Not identifying with disability and diminishing one’s bodily needs stems directly from historical and current experiences of oppression. Simpson sees the disability justice movement as one that acknowledges that history and gives her and other people of color with disabilities the opportunity to organize around their full lived experience.

Increasing food access will allow everyone to have sustainable food. “Exclusivity from the food justice movement mirrors the way society looks at disabilities,” Simpson said. “As disability and transformative justice activist Mia Mingus says, ‘We can’t be included in this system. We need to rebuild new ways of thinking and relating to each other.’” The food justice movement needs to be inclusive so that all people — including people with disabilities — can benefit and celebrate local, healthy, and nutritious food.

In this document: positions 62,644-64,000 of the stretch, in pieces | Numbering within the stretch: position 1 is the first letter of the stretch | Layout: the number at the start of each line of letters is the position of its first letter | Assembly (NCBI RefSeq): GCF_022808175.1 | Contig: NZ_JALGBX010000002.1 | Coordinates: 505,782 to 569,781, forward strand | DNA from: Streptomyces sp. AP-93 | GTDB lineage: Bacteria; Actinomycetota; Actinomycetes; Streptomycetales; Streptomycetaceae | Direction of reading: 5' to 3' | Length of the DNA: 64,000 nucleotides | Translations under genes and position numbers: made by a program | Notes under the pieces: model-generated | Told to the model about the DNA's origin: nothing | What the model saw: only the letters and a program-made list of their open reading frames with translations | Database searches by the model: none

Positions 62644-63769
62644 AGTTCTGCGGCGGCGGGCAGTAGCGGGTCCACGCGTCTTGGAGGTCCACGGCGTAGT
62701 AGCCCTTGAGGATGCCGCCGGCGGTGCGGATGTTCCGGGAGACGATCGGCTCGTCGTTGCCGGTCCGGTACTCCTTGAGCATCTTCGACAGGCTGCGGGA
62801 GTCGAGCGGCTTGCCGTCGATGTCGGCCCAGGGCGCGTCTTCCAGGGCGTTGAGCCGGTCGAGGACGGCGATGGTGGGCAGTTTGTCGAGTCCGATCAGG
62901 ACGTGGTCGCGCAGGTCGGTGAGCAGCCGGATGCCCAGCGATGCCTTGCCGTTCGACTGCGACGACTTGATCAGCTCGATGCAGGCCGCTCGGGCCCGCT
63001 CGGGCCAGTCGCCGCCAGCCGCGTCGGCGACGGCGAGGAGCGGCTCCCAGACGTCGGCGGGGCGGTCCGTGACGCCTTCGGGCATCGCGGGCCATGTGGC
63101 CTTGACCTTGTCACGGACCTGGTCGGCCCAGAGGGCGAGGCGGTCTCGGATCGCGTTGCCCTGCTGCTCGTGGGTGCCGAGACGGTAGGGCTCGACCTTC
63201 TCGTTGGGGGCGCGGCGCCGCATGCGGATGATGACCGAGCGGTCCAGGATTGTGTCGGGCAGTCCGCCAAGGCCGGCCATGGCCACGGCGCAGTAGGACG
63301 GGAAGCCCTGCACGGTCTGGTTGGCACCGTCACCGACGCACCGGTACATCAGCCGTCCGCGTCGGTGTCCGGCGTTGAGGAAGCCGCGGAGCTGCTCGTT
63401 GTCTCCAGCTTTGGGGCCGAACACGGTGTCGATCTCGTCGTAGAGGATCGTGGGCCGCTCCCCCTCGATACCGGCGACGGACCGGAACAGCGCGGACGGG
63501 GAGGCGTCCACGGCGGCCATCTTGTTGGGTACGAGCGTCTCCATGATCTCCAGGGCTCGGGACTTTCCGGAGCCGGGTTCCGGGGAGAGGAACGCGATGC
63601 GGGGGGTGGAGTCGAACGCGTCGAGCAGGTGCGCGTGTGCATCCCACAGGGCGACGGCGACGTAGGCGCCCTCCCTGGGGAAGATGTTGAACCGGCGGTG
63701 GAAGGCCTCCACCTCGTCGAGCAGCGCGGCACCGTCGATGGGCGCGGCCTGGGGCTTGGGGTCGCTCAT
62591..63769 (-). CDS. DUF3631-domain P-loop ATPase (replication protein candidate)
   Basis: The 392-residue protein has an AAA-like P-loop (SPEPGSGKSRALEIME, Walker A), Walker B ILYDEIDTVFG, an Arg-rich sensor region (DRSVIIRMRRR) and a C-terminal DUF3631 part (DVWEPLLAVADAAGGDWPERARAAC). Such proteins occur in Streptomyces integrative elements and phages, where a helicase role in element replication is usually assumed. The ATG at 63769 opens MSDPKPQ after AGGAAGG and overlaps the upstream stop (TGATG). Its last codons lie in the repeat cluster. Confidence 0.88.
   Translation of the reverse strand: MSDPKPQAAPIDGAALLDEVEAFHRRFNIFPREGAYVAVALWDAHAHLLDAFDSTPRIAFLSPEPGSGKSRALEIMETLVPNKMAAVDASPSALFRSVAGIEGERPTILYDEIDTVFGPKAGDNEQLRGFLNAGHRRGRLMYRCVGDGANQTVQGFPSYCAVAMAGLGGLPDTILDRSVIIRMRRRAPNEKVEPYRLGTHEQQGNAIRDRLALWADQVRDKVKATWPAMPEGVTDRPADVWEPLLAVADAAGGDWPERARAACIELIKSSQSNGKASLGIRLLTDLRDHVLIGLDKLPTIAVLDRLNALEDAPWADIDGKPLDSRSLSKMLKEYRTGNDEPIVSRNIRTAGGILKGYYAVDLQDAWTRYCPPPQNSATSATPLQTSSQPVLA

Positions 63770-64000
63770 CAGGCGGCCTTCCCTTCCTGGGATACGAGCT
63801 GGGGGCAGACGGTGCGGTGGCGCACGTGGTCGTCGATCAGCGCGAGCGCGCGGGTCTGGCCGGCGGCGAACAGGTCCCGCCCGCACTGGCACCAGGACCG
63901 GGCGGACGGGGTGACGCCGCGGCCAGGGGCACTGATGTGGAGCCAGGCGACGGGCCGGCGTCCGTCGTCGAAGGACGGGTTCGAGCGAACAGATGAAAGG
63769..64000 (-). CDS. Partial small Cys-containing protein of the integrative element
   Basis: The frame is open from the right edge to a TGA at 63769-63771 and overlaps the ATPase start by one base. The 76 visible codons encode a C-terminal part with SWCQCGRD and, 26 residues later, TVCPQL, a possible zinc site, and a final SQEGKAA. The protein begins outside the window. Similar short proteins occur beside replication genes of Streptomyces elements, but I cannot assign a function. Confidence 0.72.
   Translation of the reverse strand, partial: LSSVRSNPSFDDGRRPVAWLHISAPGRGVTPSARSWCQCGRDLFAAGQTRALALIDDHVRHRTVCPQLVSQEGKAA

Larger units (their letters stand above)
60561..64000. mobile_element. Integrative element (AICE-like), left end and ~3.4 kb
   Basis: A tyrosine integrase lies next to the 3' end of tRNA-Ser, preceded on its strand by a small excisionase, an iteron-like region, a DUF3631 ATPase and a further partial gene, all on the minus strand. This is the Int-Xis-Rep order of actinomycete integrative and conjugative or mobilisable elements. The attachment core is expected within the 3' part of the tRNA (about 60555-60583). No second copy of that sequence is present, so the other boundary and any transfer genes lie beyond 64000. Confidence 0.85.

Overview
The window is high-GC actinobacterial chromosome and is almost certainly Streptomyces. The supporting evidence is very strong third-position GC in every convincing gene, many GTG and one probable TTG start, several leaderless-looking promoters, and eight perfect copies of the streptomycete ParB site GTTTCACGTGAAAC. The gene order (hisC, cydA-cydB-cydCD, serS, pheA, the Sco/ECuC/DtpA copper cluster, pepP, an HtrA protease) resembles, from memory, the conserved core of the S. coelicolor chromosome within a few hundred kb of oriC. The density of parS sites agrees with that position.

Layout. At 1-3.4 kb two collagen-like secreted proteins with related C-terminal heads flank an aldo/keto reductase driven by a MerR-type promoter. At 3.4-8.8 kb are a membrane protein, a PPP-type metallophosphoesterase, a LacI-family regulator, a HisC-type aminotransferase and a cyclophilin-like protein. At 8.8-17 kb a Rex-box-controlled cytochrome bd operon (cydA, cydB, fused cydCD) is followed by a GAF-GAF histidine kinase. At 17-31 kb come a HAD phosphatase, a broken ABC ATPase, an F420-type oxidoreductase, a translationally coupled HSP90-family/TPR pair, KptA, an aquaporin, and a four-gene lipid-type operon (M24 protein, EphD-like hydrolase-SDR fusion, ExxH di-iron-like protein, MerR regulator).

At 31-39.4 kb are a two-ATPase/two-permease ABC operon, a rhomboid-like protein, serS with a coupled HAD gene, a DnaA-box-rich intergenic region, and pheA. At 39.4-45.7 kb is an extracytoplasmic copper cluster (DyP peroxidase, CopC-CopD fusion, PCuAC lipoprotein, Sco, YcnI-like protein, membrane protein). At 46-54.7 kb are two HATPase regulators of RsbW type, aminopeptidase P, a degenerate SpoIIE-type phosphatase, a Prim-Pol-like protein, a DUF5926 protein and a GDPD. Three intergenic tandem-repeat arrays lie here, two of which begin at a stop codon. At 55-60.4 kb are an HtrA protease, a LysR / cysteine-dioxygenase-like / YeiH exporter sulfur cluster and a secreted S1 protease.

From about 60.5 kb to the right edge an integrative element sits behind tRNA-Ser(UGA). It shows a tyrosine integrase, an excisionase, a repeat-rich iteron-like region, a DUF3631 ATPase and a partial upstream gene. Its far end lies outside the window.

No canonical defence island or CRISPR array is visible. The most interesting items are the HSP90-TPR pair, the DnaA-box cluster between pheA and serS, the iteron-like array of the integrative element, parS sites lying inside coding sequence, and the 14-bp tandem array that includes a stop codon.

The ideas expressed on the Haas Institute blog are not necessarily those of UC Berkeley or the Division of Equity & Inclusion, where the Haas Institute website is hosted. They are not official and not of one mind. Thoughts here are those of individual authors. We are committed to academic freedom, free speech and civil liberties.